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How can one show that $\hat{U}|00\rangle=|00\rangle$ where $\hat{U}=e^{-igt(\hat{a}^\dagger_2\hat{a}_1+\hat{a}^\dagger_1\hat{a}_2)}$ and $|00\rangle$ is the unique joint zero eigenstate of the annihilation operators $\hat{a}_1$ and $\hat{a}_2$, i.e. $\hat{a}_1|00\rangle=\hat{a}_2|00\rangle = 0$.

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Calculate

$$ \begin{align} \hat{U}|00\rangle &= \exp\left(-igt(\hat{a}^\dagger_2\hat{a}_1+\hat{a}^\dagger_1\hat{a}_2)\right)|00\rangle \\ &= \sum_{k=0}^\infty \frac{(-igt)^k}{k!}(\hat{a}^\dagger_2\hat{a}_1+\hat{a}^\dagger_1\hat{a}_2)^k|00\rangle \\ &= |00\rangle + \sum_{k=1}^\infty \frac{(-igt)^k}{k!}(\hat{a}^\dagger_2\hat{a}_1+\hat{a}^\dagger_1\hat{a}_2)^k|00\rangle \\ &= |00\rangle + \sum_{k=1}^\infty 0 \\ &= |00\rangle \end{align} $$

where in the penultimate step we used the fact that

$$ (\hat{a}^\dagger_2\hat{a}_1+\hat{a}^\dagger_1\hat{a}_2)|00\rangle = \hat{a}^\dagger_2\hat{a}_1|00\rangle+\hat{a}^\dagger_1\hat{a}_2|00\rangle = 0. $$

This implements the first approach suggested by @user1271772.

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There's more than one way, and I'll suggest two of them here:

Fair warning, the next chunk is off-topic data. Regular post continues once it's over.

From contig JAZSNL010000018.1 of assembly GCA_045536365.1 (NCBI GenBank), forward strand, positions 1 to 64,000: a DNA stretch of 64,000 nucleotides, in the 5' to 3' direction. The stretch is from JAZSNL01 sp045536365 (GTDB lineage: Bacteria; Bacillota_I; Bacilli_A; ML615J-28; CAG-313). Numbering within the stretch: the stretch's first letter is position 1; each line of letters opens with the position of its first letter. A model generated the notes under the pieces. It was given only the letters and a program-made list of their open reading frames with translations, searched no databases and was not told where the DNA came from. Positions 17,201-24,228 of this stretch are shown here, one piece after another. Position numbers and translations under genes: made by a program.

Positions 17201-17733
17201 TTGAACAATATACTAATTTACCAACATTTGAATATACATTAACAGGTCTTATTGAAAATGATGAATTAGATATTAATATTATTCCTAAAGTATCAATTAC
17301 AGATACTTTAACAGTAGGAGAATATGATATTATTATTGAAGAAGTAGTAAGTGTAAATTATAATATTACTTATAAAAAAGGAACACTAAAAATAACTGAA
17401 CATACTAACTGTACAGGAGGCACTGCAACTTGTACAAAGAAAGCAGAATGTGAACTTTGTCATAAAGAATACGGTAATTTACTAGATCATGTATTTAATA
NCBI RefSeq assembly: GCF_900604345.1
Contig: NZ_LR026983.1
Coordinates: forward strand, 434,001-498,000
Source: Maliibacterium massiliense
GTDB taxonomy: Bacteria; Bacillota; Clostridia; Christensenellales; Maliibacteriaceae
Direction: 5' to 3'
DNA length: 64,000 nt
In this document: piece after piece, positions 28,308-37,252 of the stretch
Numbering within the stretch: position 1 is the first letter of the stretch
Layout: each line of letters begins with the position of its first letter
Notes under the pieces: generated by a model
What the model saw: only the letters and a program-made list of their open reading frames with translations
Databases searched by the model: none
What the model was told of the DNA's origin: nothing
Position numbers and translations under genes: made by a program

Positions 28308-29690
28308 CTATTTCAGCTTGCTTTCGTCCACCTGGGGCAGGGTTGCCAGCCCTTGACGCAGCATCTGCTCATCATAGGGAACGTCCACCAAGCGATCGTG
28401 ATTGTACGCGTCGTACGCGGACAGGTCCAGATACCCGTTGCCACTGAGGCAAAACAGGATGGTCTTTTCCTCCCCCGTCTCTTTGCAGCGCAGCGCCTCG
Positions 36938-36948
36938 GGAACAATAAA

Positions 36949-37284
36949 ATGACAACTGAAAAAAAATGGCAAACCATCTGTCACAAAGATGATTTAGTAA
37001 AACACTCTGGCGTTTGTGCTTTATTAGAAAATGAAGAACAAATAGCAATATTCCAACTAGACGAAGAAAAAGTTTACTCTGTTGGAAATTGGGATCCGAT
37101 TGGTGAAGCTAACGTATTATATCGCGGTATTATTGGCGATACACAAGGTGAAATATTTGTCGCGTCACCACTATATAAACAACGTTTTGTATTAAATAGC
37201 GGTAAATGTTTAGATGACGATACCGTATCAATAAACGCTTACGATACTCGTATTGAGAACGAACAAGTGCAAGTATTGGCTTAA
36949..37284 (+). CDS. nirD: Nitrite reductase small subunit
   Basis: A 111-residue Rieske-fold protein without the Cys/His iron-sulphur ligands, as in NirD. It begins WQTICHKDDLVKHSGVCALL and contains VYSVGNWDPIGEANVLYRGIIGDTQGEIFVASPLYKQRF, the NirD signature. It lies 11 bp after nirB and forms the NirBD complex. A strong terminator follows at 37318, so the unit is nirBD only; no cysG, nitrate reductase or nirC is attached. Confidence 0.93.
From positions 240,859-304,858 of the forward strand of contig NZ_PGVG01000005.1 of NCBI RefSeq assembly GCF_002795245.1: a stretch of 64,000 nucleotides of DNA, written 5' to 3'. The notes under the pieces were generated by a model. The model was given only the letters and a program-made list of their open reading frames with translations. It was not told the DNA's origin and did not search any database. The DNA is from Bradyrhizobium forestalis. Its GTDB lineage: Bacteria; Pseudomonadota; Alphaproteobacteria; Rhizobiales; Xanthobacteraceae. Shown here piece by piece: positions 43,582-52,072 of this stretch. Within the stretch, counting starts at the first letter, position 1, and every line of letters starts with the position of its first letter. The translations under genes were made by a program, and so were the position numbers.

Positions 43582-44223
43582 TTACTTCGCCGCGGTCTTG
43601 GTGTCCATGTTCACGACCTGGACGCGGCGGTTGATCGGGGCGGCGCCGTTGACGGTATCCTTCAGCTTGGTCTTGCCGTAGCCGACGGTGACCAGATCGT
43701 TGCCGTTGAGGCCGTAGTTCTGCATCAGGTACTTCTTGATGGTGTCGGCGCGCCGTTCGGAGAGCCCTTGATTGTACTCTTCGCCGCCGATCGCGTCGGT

• Expand $\hat{U}$ using the formula for the Taylor series of an exponential ($e^\hat{A}$) centered around $\hat{A}=\hat{0}$, and then you will have a sum of terms where each term no longer involves an exponential operator (i.e. you have just pure creation and annihilation operators and products/powers of them acting on $|00\rangle$. Just as in the answer to your last question (If a Hamiltonian is quadratic in the ladder operator, why is it's time evolution linear in the ladder operator?), you can often find a pattern quite quickly which applies to all of the infinitely many terms in the Taylor Series.
  • Use the property that $U$ can be written as $V^\dagger D V$ where $V$ is the matrix built of eigenvectors of $\hat{a}_2^\dagger \hat{a}_1 + \hat{a}_1^\dagger \hat{a}_2$, and $D$ is a diagonal matrix where the entries are just the scalar exponentials of the eigenvalues of $\hat{a}_2^\dagger \hat{a}_1 + \hat{a}_1^\dagger \hat{a}_2$ corresponding to those eigenvectors that were used to build $V$.
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    $\begingroup$ +1 The first approach turns out to be very simple in this case (see my answer). The simplicity was to be expected because the state $|00\rangle$ survives the action of $\hat{U}$ unchanged suggesting that the action of the first term, i.e. identity, in the exponential expansion is all there is to it. $\endgroup$ – Adam Zalcman Mar 14 at 6:33
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Let $|\psi\rangle$ be an eigenstate of an operator $A$, $A|\psi\rangle=\lambda|\psi\rangle$. Then $$e^A |\psi\rangle = \sum_{k=0}^\infty \frac{A^k}{k!}|\psi\rangle = \sum_{k=0}^\infty \frac{\lambda^k}{k!}|\psi\rangle = e^\lambda |\psi\rangle.$$ In this particular case, $A=-igt(a_2^\dagger a_1+a_1^\dagger a_2)$, of which $|00\rangle$ is an eigenstate with eigenvalue $\lambda=0$.

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